A "Three-Hour Tour", A Night Hike, and Beauty Beyond Words

The Gilligan's Island song went round and round in my head on Saturday, specifically, "…a three-hour tour, a three-hour tour…"

Corrigan agreed to help deliver some food and clothing to this community in Jacmel – about three hours from Port-au-Prince. The winding mountain road revealed some beautiful views, yet it also suffered severely in the earthquake. In some places, landslides and boulders had been cleared enough for one lane. In other places the cracks in the asphalt reveal that the road is about two major rainstorms away from tumbling down the mountain altogether.

We arrived in Jacmel after 3 hours, and the Haitian guys with us said, "it's just ahead – we're almost there." We started driving toward another mountain, and after 2 more hours they said, "yeah, we're arriving!" After which we drove for another 45 minutes – and this was on motorcycle trails and goat tracks! It was probably good night had cloaked the terrain so we couldn't see how crazy this was. We enjoyed the adventure part of it. After arriving (and deciding to stay the night) we hiked another 35 minutes up mountain trails to arrive in the community where we would sleep. Corrigan talked with the people for a bit, while I smiled and nodded when I recognized a word or two.

They welcomed us into a small room with a straw mat on the floor and they told us to lay down and go to sleep. But as we laid down they continued to stare at us. Corrigan and I cracked jokes with each other about being in a zoo. Oh, and did you know it goes against common sense to lay down, close your eyes, and sigh peacefully while two guys with machetes sit in chairs three feet away. A little while later I heard snoring, so I peeked through one, half-open eyelid to see one of the guys (the other one had left) asleep in the chair. He must have heard my eyelash flutter because not more than two seconds later the snoring stopped and his eyes opened.

We actually thought it a nice gesture that they cared for our safety, yet I admit I was relieved when he left around 1am.

The next morning we watched the sun bathe the crops on the mountain side with light. We took photos of children and watched them laugh as they saw the result in the little digital window on the camera. We went to the beginning of the church service, and while that could be a separate blog altogether, suffice it to say that we enjoyed watching the children's faces during the service.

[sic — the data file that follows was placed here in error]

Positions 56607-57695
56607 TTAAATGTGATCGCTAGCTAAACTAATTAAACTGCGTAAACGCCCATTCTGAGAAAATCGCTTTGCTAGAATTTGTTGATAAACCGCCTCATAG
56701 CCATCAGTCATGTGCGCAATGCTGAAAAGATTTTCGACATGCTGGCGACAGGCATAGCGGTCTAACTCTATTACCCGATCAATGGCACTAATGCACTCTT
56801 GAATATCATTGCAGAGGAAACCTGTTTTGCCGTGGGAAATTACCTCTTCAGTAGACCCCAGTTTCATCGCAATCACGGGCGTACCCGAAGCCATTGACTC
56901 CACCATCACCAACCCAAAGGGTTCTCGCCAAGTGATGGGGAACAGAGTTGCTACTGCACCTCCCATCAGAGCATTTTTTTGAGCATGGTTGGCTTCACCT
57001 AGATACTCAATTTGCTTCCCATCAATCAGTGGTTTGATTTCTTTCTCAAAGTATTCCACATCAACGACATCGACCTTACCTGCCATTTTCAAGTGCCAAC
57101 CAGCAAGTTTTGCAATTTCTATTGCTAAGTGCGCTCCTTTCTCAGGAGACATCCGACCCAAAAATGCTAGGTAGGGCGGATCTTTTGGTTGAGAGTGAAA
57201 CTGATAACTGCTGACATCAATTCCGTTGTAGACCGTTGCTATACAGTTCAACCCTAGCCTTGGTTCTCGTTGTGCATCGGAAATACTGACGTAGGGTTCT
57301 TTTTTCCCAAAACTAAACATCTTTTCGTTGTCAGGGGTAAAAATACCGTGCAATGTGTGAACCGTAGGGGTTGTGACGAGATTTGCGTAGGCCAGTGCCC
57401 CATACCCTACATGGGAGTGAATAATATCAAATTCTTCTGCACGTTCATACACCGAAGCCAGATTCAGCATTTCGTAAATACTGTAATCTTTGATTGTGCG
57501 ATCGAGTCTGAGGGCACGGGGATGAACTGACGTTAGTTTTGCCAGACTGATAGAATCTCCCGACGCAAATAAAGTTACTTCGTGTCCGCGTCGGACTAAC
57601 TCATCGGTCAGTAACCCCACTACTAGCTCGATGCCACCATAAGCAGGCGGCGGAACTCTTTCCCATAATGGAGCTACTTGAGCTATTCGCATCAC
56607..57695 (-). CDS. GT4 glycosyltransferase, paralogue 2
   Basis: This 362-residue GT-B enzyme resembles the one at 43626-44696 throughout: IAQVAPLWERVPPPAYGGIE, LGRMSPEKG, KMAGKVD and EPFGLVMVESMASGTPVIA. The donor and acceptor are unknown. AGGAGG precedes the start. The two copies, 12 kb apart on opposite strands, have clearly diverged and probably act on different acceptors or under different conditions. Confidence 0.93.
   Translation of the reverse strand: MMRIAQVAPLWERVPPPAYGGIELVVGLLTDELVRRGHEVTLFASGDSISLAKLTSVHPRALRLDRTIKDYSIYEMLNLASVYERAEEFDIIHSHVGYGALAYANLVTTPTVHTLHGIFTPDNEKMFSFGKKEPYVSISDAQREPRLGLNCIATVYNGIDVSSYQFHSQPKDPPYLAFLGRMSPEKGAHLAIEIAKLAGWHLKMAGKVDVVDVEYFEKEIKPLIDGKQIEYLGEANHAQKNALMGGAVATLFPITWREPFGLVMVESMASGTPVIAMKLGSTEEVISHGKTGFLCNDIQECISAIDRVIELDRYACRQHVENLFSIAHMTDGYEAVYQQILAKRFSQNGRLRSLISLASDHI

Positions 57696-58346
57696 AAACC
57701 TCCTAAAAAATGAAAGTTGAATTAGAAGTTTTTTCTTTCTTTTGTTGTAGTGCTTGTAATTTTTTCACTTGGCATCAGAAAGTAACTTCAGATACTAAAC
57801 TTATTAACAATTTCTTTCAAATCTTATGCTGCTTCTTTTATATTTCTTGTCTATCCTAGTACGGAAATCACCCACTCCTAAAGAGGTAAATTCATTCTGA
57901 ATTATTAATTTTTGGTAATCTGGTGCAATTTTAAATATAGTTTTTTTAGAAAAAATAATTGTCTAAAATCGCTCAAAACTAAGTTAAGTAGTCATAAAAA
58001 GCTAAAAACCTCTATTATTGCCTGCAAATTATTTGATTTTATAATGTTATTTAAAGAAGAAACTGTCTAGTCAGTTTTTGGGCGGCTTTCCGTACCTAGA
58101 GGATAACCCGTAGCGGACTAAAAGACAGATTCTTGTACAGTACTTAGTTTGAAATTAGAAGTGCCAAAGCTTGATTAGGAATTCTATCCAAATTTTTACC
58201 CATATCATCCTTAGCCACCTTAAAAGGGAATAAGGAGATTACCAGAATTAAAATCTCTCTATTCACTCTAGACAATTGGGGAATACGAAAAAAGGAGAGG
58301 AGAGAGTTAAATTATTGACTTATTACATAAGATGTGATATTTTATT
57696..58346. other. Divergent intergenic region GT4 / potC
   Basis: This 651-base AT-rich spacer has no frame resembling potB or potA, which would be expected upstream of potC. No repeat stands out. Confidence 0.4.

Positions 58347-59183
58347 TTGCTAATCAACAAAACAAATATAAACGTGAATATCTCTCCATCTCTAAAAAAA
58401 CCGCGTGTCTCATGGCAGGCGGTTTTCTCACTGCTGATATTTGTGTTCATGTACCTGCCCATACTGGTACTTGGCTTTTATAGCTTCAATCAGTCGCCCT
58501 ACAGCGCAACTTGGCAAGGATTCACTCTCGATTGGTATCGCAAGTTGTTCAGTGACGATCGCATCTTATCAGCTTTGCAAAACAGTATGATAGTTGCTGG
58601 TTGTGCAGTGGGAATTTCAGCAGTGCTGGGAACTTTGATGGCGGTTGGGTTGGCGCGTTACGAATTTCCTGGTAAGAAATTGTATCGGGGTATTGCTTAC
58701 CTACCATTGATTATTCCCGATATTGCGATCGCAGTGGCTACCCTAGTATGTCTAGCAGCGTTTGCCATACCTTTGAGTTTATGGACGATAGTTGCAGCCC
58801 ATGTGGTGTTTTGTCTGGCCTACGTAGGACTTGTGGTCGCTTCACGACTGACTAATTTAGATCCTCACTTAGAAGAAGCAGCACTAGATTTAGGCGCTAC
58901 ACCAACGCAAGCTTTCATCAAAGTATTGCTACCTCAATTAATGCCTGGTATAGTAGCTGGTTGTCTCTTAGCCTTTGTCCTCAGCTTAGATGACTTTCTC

We finally left to embark on our trek to the car and the 6+ hour drive back to Port-au-Prince and on that drive enjoyed the beautiful landscape we had passed in moonlight. Corrigan and I had some great conversation about 'missions', about empowerment, about accountability, and about mutuality.

On the drive back I tried to photograph one of the most beautiful things I have seen. (I didn't actually think of it that way at the time – I just knew I had to snap the shutter – yet as I write now that is how the words fell on the page and I like them.) We followed a brightly painted truck (a bit bigger than a large moving truck but smaller than a semi-) brimming with bags of coal. A woman sat atop the coal bags above the truck cab as if she were one of Hannibal's soldiers driving an elephant over the mountains on the way to some great conquest. Her body swayed in rhythm with the trucks efforts to navigate the mountain road as the valley opened up before us. And she sang. I caught a note or two on the wind.

Can words even describe it? How do you reflect that in a photo?

This became longer than I thought so I will write about this morning's earthquakes and my goodbyes in another blog at another time.

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